Fig. 7.3 Template model for CYP2D6 with Y the site of oxidation, a is the distance from Y to a heteroatom which is positively charged (normally 5-7 A).
All the template models produced have the same common features of a basic nitrogen atom at a distance of 5-7 A from the site of metabolism which is in general on or near a planar aromatic system. It is currently believed that aspartic acid residue 301 provides the carboxylate residues which binds the basic nitrogen of the substrates.
With CYP2D6 therefore the catalytic selectivity relies heavily on a substrate-pro-tein interaction. The relative strength of the proposed ion pair association between the basic nitrogen and the active site of aspartic acid means that the affinity for substrates will be high. This is borne out by the enzyme having lower Km and Ki values than other CYPs. Thus CYP2D6 is often a major enzyme in drug oxidation despite its low abundance in human liver. This statement is particularly true for low concentrations or doses of drugs, the low Km values rendering the enzyme easily saturable
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(see Section 2.12). An example of this is the antiarrythmic compound propafenone (Figure 7.4)  which is converted to 5-hydroxy propafenone by CYP2D6.
The dependence on CYP2D6 metabolism and the relatively high clinical dose (see Figure 7.5) mean that the metabolism is readily saturable over a narrow clinical dose range, so that small increases in dose can lead to disproportionate increases in plasma concentration, and a resultant steep dose-response curve.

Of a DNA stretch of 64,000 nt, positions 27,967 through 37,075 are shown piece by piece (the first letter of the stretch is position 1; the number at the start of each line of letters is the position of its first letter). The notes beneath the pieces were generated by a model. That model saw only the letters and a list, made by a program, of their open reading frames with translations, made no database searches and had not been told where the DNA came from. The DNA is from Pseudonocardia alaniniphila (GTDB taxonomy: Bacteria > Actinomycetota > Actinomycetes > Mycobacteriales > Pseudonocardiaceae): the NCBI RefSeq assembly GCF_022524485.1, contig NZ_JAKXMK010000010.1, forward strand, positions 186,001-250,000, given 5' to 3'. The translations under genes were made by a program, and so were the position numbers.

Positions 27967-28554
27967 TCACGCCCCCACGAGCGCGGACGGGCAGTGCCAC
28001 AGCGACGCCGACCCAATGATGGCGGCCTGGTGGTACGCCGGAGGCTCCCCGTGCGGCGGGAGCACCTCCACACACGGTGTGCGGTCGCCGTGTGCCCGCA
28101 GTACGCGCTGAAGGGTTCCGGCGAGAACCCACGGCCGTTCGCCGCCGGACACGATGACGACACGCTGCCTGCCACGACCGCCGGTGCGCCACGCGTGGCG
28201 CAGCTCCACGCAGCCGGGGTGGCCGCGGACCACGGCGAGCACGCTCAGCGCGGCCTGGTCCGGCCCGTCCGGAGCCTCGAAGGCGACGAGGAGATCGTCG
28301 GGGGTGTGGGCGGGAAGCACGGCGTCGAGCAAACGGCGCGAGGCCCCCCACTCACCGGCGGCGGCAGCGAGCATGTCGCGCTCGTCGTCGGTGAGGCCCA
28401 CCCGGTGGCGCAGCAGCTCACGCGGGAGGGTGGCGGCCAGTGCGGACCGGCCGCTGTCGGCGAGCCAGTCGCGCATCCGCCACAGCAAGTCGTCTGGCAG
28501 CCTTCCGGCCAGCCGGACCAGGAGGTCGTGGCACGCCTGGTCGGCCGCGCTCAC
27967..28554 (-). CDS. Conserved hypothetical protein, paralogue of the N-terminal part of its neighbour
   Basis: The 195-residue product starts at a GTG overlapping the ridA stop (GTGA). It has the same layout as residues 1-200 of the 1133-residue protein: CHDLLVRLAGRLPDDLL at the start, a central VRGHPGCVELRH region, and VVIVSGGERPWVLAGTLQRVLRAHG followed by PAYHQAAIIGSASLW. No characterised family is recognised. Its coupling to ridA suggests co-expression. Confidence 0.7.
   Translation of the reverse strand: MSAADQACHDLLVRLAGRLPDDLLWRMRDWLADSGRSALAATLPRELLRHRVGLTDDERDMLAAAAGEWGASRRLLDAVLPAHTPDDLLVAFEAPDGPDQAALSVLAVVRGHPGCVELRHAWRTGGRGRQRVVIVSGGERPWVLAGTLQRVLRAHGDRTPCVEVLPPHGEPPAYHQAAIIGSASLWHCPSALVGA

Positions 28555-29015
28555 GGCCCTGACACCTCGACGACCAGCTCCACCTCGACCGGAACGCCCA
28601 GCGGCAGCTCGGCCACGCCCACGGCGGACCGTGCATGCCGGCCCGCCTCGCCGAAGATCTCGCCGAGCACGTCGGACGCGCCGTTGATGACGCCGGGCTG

Fig. 7.5 Relationship between plasma concentration and dose of propafenone, a CYP2D6 substrate.
CYP2D6 is also problematic in drug therapy since the enzyme is absent in about
7 % of Caucasians due to genetic polymorphism. In these 7 % (poor metabolizers) clearance of CYP2D6 substrates such as propafenone (Figure 7.4)  are markedly lower and can lead to side-effects in these subsets of the population. This correlation of enhanced side-effects in poor metabolizers (lacking CYP2D6) compared to extensive metabolizers (active CYP2D6) has been made for propafenone. The example of betaxolol  shows how knowledge of the properties that bestow pharmacological activity can be combined with metabolism concepts to produce a molecule with improved performance. Cardioselectivity for р-adrenoceptor agents can be conferred by substitution in the para position of the phenoxy-propanolamine skeleton. The para position or methoxyethyl substituents (e.g. metoprolol) in this position are the major sites of metabolism for these compounds. This reaction is catalysed by CYP2D6, and the efficiency of the enzyme means that metoprolol shows high clearance and resultant low bioavailability and short half-life. Manoury et al.  designed the series of compounds leading to betaxolol on the hypothesis that bulky stable substituents in the para position (Figure 7.6) would be resistant to metabolism and also cardioselec-tive.